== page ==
Second in a series. Read part one.
Last week, I wrote about anxiety; how it’s linked to endometriosis and what you can do to manage the symptoms. This week, I’ll discuss depression, a lodger that can make the odd appearance or linger for a good while. It can come and go.
Depression is more than feeling sad for a few days. Symptoms vary, but they can include a lack of motivation in carrying out daily activities, sleeping difficulties, anxiety, low mood, suicidal thoughts, etc.
Living with a chronic disease like endometriosis involves a good deal of stress, which can develop into depression over time. The lack of a cure, ongoing treatments that sometimes feel endless, and fertility issues make this illness a tough mountain to climb. Some patients grieve for the life they used to have, while others can experience difficulty adjusting to the new set of rules an endometriosis diagnosis introduces.
I’ve experienced depression on and off in my 20s and 30s. It gained momentum when my symptoms worsened a few years before my diagnosis. I had to give up a job I loved, and soon after, my social life. After my diagnosis, while relieved to have an answer, I also had to accept the idea of being chronically ill. I had a disease that wasn’t going to go away.
During my first post-surgery recovery, loneliness crept in. The inability to take care of myself turned me into a pile of tears and misery. I struggled to enjoy the things I loved the most, like walking my dogs, reading books, and socializing. The worse I felt, the more isolated I became. Time went by, and I felt increasingly depressed and insecure. I lost the ability to make basic decisions. The turning point came just before my second surgery. I took myself to the doctors because I couldn’t handle my emotions anymore. I was forced to recognize that I couldn’t face surgery in such a state.
Depression is not something we should label ourselves with. However, it is important to acknowledge the symptoms and ask for help. It’s easy to focus on the physical symptoms endometriosis comes with, such as nausea, heavy bleeding, and intense pain. Doctors rarely ask about anything other than what is going on with our bodies. And as patients, we are so desperate for answers that we fail to acknowledge that there’s so much more happening. It takes a great deal of courage to admit that we are not designed to be subjected to the stress a chronic illness brings.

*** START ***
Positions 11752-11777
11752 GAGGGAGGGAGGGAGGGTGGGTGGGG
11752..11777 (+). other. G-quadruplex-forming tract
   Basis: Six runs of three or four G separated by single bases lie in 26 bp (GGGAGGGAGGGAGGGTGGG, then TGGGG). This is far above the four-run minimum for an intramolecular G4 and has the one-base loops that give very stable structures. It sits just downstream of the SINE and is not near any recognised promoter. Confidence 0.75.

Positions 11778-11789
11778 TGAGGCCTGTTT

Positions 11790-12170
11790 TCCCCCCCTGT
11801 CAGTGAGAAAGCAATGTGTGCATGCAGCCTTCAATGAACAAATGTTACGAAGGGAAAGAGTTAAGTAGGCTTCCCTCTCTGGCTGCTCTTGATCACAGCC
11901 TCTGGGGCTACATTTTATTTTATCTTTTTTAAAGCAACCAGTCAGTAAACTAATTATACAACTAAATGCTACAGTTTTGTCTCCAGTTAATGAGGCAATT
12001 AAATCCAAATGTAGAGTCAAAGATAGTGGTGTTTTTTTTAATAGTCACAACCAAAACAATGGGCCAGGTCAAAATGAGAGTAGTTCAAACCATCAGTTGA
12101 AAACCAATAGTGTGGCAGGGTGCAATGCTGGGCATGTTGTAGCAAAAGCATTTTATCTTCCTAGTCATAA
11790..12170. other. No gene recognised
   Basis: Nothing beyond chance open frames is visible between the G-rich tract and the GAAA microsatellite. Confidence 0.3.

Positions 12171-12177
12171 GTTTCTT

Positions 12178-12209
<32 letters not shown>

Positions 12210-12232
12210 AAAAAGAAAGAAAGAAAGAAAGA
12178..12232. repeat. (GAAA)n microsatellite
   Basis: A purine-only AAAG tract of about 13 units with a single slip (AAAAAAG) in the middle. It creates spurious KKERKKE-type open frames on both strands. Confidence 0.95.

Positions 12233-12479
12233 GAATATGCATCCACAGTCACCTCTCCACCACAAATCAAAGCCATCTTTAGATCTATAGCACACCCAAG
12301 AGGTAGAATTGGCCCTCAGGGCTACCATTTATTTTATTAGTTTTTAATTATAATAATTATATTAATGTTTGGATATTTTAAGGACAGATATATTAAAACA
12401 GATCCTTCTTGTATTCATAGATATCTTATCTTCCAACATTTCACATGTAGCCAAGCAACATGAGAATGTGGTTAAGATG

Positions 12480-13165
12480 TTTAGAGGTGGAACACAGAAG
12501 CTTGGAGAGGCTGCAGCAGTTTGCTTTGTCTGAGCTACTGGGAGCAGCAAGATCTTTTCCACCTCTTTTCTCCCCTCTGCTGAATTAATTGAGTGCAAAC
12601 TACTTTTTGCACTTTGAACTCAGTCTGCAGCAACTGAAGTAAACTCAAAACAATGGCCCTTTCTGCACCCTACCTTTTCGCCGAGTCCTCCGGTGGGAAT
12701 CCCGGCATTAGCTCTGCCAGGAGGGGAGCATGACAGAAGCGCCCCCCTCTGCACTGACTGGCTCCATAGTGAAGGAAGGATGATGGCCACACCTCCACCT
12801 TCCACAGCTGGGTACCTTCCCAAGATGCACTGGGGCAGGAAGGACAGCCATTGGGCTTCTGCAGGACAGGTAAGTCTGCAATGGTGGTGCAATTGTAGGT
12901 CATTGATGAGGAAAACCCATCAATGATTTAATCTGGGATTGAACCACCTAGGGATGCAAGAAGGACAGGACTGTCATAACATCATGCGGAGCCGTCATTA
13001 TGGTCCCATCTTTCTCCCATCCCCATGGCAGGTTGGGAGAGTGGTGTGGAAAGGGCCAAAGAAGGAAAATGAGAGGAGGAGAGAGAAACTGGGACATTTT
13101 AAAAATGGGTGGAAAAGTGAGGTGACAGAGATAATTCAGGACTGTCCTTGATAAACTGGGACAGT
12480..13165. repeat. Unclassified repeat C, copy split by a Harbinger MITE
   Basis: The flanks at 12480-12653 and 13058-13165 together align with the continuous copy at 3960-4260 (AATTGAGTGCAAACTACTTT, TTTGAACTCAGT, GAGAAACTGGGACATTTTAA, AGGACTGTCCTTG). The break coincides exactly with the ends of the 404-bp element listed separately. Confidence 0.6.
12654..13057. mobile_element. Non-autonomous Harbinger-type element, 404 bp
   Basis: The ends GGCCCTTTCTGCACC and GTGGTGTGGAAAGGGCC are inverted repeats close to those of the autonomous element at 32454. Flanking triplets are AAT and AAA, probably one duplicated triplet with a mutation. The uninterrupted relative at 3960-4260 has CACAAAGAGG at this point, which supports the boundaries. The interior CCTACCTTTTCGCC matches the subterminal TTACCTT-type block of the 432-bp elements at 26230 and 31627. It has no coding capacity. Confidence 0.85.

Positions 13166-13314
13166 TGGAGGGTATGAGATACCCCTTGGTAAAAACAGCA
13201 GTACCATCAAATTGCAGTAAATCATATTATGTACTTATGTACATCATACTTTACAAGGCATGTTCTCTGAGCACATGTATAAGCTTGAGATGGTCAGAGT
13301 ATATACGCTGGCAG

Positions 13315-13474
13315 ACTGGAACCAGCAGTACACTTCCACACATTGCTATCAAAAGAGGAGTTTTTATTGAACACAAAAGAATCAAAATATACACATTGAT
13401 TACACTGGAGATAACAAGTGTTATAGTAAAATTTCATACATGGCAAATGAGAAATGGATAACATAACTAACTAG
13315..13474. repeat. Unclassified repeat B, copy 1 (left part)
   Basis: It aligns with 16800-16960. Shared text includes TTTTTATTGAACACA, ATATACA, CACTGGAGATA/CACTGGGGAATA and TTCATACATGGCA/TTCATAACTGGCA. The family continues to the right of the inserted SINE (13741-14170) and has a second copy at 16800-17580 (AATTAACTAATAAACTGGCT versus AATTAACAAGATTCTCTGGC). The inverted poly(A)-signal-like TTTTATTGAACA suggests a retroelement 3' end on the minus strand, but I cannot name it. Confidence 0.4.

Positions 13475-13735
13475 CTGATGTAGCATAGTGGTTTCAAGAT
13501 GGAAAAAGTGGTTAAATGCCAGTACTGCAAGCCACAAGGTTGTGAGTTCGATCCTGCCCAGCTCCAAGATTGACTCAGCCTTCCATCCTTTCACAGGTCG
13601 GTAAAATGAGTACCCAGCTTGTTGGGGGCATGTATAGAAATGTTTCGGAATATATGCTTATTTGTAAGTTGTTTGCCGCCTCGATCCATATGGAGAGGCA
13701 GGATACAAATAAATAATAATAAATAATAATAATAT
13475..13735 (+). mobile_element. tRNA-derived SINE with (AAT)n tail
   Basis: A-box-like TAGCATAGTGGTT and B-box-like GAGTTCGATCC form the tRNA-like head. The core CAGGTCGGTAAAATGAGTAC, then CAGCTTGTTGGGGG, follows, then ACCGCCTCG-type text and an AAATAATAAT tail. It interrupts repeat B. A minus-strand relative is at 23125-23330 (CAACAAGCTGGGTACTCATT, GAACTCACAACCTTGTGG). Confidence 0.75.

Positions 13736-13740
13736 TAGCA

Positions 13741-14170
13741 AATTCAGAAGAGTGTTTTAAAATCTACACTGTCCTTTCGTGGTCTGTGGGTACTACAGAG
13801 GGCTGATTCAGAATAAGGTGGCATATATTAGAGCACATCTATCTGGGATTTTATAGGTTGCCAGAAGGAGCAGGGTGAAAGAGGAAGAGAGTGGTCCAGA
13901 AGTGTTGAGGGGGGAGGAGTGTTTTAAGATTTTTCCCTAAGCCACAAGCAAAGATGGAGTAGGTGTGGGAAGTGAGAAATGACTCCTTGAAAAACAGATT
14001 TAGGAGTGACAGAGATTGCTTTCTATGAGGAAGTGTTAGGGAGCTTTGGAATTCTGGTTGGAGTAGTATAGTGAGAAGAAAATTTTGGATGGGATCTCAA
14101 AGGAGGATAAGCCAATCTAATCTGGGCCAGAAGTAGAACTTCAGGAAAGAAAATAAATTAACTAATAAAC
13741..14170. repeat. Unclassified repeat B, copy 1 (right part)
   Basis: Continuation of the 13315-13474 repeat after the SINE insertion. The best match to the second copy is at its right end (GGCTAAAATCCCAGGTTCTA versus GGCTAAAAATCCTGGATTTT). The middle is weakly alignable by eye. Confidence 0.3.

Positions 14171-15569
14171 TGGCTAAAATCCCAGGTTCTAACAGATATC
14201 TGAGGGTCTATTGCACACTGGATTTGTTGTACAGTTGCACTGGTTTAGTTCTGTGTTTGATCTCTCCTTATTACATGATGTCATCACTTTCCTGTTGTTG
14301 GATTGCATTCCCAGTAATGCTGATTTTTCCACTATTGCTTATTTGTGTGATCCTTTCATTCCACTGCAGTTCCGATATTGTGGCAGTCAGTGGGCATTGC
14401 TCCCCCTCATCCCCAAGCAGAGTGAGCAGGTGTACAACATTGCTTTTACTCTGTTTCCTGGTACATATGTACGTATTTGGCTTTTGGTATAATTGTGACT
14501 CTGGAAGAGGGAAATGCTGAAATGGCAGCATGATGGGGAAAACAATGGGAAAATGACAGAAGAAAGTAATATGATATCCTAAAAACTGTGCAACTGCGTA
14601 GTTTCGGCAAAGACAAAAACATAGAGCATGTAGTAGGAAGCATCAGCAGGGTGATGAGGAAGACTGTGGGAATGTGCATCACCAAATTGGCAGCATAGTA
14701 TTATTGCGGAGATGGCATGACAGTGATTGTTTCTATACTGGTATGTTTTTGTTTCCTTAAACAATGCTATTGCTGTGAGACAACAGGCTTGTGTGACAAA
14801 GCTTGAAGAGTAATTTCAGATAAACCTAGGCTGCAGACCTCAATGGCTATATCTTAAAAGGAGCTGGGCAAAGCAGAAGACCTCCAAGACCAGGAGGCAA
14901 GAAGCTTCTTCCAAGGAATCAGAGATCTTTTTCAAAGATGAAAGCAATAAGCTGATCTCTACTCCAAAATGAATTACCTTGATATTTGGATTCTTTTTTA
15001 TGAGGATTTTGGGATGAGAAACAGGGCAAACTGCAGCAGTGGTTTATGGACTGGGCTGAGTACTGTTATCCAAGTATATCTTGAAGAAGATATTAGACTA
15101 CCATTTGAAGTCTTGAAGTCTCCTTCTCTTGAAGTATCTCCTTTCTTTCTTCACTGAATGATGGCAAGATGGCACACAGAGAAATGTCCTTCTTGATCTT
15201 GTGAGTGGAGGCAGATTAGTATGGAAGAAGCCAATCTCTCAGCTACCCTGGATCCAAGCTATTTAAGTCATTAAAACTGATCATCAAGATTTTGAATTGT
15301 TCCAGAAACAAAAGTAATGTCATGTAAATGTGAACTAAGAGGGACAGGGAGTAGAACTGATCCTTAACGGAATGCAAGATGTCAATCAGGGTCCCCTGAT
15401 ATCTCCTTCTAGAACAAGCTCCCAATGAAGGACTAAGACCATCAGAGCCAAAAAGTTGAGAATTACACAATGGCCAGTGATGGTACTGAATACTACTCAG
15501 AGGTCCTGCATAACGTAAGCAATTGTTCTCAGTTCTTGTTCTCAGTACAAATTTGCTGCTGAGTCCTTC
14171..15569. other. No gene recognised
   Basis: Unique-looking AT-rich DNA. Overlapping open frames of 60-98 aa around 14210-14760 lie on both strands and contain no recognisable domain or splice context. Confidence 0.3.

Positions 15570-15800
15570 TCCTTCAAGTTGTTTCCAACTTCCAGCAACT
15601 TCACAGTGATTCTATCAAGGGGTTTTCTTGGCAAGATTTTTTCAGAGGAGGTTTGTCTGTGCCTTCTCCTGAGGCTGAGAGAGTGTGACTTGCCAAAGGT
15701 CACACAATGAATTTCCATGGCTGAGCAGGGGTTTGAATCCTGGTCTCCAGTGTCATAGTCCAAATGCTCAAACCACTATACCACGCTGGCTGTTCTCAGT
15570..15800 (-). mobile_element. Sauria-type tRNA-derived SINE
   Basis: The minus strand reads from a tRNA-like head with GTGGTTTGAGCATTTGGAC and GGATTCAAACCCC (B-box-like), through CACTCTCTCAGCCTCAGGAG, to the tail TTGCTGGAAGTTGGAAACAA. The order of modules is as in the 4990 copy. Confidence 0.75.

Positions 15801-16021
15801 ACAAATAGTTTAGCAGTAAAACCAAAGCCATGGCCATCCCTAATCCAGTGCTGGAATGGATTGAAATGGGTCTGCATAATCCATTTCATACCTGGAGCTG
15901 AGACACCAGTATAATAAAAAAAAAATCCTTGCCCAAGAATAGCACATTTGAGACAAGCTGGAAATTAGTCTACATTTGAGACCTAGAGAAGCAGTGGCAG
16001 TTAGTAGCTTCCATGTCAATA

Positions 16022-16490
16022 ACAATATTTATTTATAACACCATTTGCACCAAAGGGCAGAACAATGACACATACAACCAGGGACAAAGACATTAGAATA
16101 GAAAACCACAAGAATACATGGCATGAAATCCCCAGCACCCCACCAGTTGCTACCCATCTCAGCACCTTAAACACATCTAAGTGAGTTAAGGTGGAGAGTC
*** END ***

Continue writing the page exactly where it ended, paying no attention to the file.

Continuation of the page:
It is extremely important to:
Speak to a doctor if depression symptoms worsen
While physical symptoms may take precedence in endometriosis treatment, life’s emotional facets require the same level of care.
Turn to loved ones
You must speak openly to those you can trust and resist the temptation to isolate yourself. While big social gatherings may be challenging, taking the time to catch up with a good friend over a cup of coffee will always be beneficial to your health.
And most importantly, you must remember it’s not you. It never is. It’s “the endo”; the illness that trips us up, making us forgetful, sad, or unable to function. Our life is so much more than a chronic illness.
Note: Endometriosis News is strictly a news and information website about the disease. It does not provide medical advice, diagnosis, or treatment. This content is not intended to be a substitute for professional medical advice, diagnosis, or treatment. Always seek the advice of your physician or other qualified health provider with any questions you may have regarding a medical condition. Never disregard professional medical advice or delay in seeking it because of something you have read on this website. The opinions expressed in this column are not those of Endometriosis News or its parent company, BioNews Services, and are intended to spark discussion about issues pertaining to endometriosis.
The post Endometriosis and Mental Health, Part 2: When Depression Lodges appeared first on Endometriosis News.